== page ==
From the U.S. Department of Health and Human Services, I’m Nicholas Garlow with HHS HealthBeat.

Teens who feel good about themselves are more likely to grow into young adults who feel better about their health. The study analyzed data from more than 10,000 young people in grades 7 through 12 of the 1994-1995 school year, who were followed until 2001.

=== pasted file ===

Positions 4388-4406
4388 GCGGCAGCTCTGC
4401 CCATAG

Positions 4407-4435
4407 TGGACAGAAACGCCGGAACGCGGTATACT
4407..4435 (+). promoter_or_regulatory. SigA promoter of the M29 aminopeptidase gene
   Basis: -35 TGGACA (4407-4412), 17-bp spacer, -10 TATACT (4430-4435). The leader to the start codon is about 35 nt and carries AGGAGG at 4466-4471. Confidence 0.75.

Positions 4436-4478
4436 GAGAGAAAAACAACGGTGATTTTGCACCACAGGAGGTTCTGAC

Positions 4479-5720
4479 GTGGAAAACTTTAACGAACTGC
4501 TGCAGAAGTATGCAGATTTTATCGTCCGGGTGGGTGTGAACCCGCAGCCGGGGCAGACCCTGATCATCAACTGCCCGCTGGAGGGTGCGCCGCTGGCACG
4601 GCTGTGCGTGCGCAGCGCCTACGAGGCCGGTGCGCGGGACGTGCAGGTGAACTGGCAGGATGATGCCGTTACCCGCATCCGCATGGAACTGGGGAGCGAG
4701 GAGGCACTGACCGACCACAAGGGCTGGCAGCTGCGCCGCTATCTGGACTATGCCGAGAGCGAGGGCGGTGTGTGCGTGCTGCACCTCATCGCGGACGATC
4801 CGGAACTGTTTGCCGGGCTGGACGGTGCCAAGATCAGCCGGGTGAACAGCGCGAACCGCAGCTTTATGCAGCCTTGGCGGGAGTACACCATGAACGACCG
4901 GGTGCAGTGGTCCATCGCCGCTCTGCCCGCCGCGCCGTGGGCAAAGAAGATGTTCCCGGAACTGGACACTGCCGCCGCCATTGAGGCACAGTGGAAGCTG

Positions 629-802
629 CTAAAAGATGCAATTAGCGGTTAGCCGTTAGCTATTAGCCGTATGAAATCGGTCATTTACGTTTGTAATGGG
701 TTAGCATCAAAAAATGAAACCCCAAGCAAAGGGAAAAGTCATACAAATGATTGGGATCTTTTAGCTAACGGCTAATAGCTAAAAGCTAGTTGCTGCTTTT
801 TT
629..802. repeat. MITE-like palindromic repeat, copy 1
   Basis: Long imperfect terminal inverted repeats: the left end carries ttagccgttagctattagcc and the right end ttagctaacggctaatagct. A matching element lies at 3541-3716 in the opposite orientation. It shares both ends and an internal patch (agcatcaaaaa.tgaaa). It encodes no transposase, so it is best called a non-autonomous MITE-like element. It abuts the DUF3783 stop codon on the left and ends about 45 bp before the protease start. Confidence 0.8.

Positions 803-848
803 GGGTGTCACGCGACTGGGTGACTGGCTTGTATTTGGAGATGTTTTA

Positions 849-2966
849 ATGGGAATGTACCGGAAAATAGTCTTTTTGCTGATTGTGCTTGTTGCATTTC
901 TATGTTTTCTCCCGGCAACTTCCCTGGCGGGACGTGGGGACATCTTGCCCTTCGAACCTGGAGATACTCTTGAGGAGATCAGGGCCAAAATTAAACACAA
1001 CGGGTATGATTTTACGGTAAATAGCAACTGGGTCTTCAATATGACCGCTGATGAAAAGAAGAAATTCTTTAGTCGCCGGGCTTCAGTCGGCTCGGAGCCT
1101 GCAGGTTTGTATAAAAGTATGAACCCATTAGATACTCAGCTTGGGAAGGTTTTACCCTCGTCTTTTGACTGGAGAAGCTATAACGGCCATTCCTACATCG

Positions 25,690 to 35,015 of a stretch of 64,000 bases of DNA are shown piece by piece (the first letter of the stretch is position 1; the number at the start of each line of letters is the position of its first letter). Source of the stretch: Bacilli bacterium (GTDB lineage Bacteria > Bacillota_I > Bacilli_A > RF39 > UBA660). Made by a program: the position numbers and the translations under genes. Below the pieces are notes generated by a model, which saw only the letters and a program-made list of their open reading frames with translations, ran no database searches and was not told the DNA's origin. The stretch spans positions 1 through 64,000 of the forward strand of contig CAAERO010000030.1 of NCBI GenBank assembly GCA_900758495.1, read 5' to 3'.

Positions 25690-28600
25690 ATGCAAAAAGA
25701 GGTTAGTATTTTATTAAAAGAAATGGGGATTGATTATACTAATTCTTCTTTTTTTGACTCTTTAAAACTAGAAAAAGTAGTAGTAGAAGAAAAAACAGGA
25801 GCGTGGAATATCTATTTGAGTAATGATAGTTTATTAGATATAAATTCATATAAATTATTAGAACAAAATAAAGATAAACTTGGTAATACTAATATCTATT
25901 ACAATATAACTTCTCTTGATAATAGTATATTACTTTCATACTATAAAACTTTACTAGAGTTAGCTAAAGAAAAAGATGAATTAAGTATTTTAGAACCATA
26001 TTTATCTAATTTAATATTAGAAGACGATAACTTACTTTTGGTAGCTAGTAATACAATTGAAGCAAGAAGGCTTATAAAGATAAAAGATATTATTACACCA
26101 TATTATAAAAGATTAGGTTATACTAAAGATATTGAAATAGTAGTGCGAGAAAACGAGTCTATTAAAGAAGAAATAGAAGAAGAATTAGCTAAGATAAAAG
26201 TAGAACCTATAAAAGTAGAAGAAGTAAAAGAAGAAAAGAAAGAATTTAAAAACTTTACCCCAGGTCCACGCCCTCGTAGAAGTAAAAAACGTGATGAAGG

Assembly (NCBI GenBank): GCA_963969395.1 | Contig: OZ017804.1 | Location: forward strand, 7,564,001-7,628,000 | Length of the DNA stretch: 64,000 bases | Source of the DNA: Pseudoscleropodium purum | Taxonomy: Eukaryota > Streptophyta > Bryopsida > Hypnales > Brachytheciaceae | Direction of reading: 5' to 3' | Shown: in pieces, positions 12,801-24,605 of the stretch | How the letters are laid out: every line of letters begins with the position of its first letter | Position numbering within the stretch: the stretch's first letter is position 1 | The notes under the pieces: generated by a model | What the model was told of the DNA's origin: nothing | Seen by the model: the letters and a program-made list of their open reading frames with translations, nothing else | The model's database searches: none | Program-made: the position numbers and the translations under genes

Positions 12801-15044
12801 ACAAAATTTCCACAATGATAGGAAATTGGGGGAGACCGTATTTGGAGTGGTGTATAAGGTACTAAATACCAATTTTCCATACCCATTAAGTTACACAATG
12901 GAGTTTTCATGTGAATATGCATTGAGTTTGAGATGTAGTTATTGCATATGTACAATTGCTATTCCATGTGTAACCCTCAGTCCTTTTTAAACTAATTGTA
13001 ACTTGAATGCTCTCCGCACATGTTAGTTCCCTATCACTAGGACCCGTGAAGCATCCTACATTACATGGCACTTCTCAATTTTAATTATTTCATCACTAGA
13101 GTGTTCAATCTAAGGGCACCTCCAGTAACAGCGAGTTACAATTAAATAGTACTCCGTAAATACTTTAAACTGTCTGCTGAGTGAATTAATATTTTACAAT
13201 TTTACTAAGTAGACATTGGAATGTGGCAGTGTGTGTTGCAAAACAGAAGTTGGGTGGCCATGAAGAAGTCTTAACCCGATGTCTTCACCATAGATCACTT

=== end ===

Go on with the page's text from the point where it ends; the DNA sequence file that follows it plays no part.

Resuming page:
Lindsay Till Hoyt is at Northwestern University. 

“Positive well being is also associated with fewer risky health behaviors such as smoking and physical inactivity.”

Based on her findings, she thinks:

“It’s really important for parents and schools to promote positive characteristics such as self-esteem and optimism, and to provide social support during this time.”

The study in the Journal of Adolescent Health was supported by the National Institutes of Health.

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